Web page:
There is something about the white bearded man with a protruding tummy dressed in red, bellowing ‘Merry Christmas’ that lights up the atmosphere with giggles, riotous laughter and joy. The arrival of Santa Claus is almost always the highlight of any Christmas celebration and is saved for the last. While many wonder who the man or woman behind the mask is, there are those who revel in playing the jolly old man year after year.
For Lakshmi Narayan, a student volunteer with Bhumi, Sunday was the first time he donned the snowy beard. “The kids were so happy to see me and they came running towards me. They danced around and poked Santa’s tummy. It was a special feeling, standing in the middle of a room, handing out gifts to children. I was overwhelmed with happiness.”
Centre of attention
Being the cynosure of all eyes and holding the power to instantly spark off smiles gives these Father Christmases a definite high. “It is always a moment of pride for me,” says Robin Patricks, whose height made him an ideal candidate for the role. “Almost every kid in the room rushes towards me and wants to shake hands with me.” The disguise allows the person to shed inhibitions, feels Arun Anand, youth vice-president of a CSI church in Ponmalai. “Santa Claus has to be an entertainer, and a spontaneous one at that. Rehearsals or preparation do not help much.” Though Santa may have nothing much to say except for ‘Ho, ho,ho’, it is important to get the body language and expressions right to send children into squeals of laughter. “What makes me want to play Santa year after year is the thrill of sending smiles all around the room.”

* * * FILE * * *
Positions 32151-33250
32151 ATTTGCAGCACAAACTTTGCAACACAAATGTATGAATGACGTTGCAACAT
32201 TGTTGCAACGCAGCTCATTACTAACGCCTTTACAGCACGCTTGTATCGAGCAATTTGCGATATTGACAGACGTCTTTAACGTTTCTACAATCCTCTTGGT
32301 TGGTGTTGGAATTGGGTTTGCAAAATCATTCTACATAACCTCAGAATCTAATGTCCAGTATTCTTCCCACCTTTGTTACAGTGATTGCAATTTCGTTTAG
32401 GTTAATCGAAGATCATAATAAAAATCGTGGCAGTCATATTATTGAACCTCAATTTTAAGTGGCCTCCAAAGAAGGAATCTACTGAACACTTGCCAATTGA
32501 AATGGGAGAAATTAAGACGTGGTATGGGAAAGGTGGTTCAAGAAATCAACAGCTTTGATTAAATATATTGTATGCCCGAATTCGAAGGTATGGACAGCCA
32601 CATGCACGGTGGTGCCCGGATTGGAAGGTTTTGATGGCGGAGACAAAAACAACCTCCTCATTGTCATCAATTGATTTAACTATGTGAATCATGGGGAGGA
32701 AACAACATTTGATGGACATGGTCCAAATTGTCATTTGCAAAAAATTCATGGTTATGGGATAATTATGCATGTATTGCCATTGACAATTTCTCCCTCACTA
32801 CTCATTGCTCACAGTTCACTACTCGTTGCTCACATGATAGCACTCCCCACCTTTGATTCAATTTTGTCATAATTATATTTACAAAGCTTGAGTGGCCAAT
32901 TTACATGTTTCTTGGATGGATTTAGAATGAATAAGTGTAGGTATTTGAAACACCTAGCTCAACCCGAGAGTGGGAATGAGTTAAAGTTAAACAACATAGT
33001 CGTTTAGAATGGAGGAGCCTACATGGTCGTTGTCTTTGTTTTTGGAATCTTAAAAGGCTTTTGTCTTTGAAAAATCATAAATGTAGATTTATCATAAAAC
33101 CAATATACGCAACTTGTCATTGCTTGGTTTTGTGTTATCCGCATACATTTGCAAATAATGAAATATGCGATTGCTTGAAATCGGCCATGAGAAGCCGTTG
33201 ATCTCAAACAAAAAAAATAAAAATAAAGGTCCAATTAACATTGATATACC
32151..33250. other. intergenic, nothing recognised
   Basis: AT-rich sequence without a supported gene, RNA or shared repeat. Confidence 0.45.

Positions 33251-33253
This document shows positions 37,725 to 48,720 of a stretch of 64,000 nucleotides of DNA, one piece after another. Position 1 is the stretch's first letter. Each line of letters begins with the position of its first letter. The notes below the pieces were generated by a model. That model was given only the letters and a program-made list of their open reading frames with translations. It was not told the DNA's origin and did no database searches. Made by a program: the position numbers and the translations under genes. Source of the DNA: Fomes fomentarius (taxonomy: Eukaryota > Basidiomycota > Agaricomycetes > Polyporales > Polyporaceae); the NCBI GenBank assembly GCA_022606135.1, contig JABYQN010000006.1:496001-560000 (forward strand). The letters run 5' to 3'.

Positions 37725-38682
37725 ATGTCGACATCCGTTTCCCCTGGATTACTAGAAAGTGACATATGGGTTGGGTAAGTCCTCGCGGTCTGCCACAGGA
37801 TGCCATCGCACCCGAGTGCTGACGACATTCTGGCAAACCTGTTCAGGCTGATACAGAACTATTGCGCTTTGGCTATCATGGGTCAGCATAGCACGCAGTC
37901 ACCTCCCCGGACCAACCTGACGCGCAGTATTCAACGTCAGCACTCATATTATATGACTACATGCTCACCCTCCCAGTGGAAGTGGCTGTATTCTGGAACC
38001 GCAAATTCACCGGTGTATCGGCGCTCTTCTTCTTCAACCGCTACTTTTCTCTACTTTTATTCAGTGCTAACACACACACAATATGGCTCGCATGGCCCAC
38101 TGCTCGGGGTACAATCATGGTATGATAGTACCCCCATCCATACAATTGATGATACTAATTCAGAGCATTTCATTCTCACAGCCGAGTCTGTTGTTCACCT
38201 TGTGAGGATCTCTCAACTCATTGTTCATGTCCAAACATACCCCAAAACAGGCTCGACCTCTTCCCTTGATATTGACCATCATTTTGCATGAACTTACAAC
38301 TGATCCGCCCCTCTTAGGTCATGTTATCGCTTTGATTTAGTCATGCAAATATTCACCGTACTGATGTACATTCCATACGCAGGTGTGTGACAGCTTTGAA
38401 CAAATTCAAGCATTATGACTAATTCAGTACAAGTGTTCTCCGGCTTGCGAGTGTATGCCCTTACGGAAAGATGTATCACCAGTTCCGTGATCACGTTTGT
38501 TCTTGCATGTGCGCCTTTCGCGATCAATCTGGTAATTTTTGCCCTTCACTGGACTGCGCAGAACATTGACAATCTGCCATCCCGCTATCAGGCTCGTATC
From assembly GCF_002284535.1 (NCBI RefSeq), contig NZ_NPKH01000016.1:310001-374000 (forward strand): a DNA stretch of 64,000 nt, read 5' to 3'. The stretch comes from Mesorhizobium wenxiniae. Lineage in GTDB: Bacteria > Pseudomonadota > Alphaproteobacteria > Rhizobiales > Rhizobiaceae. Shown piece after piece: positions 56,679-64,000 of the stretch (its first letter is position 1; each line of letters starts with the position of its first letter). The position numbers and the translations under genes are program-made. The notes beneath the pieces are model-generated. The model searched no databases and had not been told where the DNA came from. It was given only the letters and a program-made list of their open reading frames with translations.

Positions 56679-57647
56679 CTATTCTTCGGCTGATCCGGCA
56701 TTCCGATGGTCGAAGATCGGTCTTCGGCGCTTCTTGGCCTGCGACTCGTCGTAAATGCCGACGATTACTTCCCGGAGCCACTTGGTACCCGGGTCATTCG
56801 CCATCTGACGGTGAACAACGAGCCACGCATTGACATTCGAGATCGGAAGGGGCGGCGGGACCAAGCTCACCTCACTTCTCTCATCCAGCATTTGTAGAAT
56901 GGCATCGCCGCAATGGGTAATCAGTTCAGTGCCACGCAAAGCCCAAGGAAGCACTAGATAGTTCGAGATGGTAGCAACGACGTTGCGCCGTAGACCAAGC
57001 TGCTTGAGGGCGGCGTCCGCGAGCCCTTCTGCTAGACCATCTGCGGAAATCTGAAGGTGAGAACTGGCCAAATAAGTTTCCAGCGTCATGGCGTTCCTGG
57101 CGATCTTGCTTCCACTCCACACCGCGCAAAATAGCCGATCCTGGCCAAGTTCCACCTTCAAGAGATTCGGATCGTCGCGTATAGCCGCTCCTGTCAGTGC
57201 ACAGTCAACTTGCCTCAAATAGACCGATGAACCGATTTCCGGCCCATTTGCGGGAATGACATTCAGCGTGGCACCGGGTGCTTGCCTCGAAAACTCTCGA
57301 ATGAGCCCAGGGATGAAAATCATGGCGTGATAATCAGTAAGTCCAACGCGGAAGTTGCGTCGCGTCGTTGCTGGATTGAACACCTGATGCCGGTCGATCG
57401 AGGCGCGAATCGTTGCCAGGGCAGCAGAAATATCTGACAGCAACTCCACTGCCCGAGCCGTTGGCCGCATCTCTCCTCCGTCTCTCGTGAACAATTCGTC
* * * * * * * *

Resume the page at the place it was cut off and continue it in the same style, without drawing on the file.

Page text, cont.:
Michael Raja, a postgraduate student who took to playing Santa two years ago, swears he will do it for a long time to come. “Last year, I played Santa at two orphanages and the kids forgot themselves and started dancing. I always wanted to play Santa as I still remember the thrill of receiving sweets that Santa handed around when I was a kid.”
At a celebration organised for 120 HIV infected kids at Rettavaikal, everyone got a chance at playing Santa with masks going around. “The children fell into a train behind Santa and circled the premises to the tune of Jingle Bells,” said a volunteer who dressed up to entertain them. “Being hugged and fed cakes meant a lot to them as usually people hesitate to touch or hug them on account of their health status.”
Playing Santa is not an easy task for Santa has to slouch, jiggle and jostle in a heavy costume with the added baggage of a tummy, ensuring that everyone has a good time, while he or she may not. “Though I was sweating for hours, I didn’t feel uncomfortable. I was just happy being their Christmas thatha,” says Narayan. “Toddlers who see Santa Claus for the first time usually get scared and cry. It takes time to pacify them,” chuckles Arun. Disguise is incomplete without a touch of hilarity, admits Michael. “I have been chased by dogs on three occasions during carol rounds. Perhaps it’s the costume.”